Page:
Historical Markers
Gettysburg Campaign [Invasion] Historical Marker
Mouse over for marker text

Gettysburg Campaign [Invasion]

Hershey/Gettysburg/Dutch Country Region


Marker Location:
US 11, 1 mile north of State line.

Dedication Date:
December 5, 1947

Behind the Marker

Drawing of troopers cutting telegraph wires.
Confederate soldier cutting telegraph wires, 1863.
Today Route 11 generally follows the same path that it occupied back in 1863. This important road runs down the middle of the Cumberland Valley, passing through Carlisle, Shippensburg, Chambersburg, and Greencastle. During the American Civil War, any invading force would have to rely on this route as a main axis of advance toward Harrisburg.

When the Confederate army under General Robert E. Lee invaded Pennsylvania in June of 1863, the Second Corps, once led by the famed Stonewall Jackson, led the way. Now it was under the command of Lieutenant General Richard S. Ewell or "Old Bald Head," as he was known to his men.

Ewell, born in Virginia in 1817, was a West Point Graduate who had seen years of service during the Mexican American War and fighting Indians in the west. When the Civil War erupted, Ewell became a division commander under Jackson and was a rising star until a bad wound in August 1862 cost him his right leg. Returning to active service in May 1863, with an artificial limb, Ewell took command of Jackson's old corps.
Richard S. Ewell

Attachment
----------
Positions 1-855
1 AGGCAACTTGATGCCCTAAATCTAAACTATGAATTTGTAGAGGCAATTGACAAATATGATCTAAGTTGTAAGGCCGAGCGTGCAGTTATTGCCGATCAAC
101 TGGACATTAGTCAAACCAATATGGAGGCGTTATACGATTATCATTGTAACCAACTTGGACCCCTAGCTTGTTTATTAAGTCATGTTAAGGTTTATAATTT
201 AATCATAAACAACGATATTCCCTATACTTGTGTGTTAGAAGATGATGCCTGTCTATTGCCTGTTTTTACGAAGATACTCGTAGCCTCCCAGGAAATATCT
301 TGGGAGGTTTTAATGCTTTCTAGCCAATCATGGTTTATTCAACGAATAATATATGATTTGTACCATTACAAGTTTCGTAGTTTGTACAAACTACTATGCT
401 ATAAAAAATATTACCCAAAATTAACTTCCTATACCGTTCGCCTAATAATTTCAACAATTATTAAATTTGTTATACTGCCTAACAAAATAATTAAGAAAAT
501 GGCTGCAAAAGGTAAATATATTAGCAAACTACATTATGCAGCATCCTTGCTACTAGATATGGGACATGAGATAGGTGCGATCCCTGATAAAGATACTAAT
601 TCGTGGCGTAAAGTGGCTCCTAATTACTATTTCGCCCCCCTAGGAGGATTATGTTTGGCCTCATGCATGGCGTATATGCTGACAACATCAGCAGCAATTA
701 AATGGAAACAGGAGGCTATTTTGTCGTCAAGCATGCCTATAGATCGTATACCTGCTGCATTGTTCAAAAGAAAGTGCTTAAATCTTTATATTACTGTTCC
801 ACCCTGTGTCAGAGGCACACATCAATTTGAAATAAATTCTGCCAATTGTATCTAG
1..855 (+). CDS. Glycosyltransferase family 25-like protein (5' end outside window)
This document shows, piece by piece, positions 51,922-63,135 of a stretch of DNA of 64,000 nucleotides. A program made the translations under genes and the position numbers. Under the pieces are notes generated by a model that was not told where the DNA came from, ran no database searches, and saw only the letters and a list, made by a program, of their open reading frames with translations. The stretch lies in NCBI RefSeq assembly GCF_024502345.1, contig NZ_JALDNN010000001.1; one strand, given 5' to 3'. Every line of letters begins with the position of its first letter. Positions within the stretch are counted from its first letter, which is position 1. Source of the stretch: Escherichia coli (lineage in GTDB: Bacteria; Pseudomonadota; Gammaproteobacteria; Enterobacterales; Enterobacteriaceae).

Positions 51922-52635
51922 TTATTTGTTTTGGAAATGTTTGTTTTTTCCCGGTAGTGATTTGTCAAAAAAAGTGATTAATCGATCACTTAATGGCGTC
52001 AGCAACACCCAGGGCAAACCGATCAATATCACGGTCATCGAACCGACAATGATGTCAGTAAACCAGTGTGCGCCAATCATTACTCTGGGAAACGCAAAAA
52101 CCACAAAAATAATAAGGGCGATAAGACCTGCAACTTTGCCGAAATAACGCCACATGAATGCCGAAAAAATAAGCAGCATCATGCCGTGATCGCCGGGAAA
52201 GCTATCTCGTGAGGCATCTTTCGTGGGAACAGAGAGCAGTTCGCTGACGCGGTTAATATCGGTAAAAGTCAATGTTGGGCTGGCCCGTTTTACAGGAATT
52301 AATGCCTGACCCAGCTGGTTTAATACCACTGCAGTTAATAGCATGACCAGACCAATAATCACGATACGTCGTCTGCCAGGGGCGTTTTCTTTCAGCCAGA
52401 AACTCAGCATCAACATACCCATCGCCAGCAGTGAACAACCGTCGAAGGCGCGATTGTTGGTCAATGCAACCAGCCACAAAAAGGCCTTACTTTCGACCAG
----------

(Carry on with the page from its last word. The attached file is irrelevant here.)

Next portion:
Lieutenant General Richard S. Ewell

Store clerk Jacob Hoke saw Ewell ride into Chambersburg in a carriage, a mode of transportation made necessary by his missing leg. "One of the occupants of this carriage," Hoke observed, "was a thin, sallow-faced man, with strongly-marked Southern features, and a head and physiognomy which strongly dictated culture, refinement and genius." All true. But what Hoke didn't know was that Ewell was also widely-known throughout the Army of Northern Virginia for his cursing.

When planning his movement north of the Potomac River, Lee gave Ewell's corps the advance. Lee probably wished to give Ewell a chance to prove himself a worthy successor to Jackson. He also remembered that Ewell had at one time served as a civil engineer on the Columbia Railroad in Lancaster County and been stationed at the army barracks at Carlisle.

Ewell's corps began the campaign by routing the Union garrison at Winchester, Virginia. The corps then crossed the Potomac River. Camping near Williamsport, Maryland, Major General Robert Rodes began to receive herds of cattle that Brigadier General Albert G. Jenkins' cavalry had rounded up and sent to the rear to feed the army. Rodes was not amused by Jenkins' retreat from markerChambersburg on the 17th, when the horsemen fell back to the Hagerstown area close to Rodes' infantry units. Yes, agreed Rodes, Jenkins' men had accumulated large herds of cattle and sent them south, but most of the horses rounded up were largely unaccounted for, apparently retained by Jenkins' men for new mounts.

On June 18th, Ewell gave Rodes new orders. The next morning, his five brigades of infantry, more than 8,000 veteran soldiers, marched to Hagerstown, feinted toward Harpers Ferry to scare the Yankees garrisoning that point, and then headed towards Chambersburg in Pennsylvania.

On June 21, Ewell's other two divisions-those of Jubal A. Early and Edward Johnson-camped near Rodes' troops. Ewell then gave the go ahead to cross the Mason-Dixon Line into Pennsylvania. On June 22, Brigadier General Alfred Iverson's North Carolinians became the first Confederate infantry to march northward into Yankee territory. The invasion had begun!
Back to Top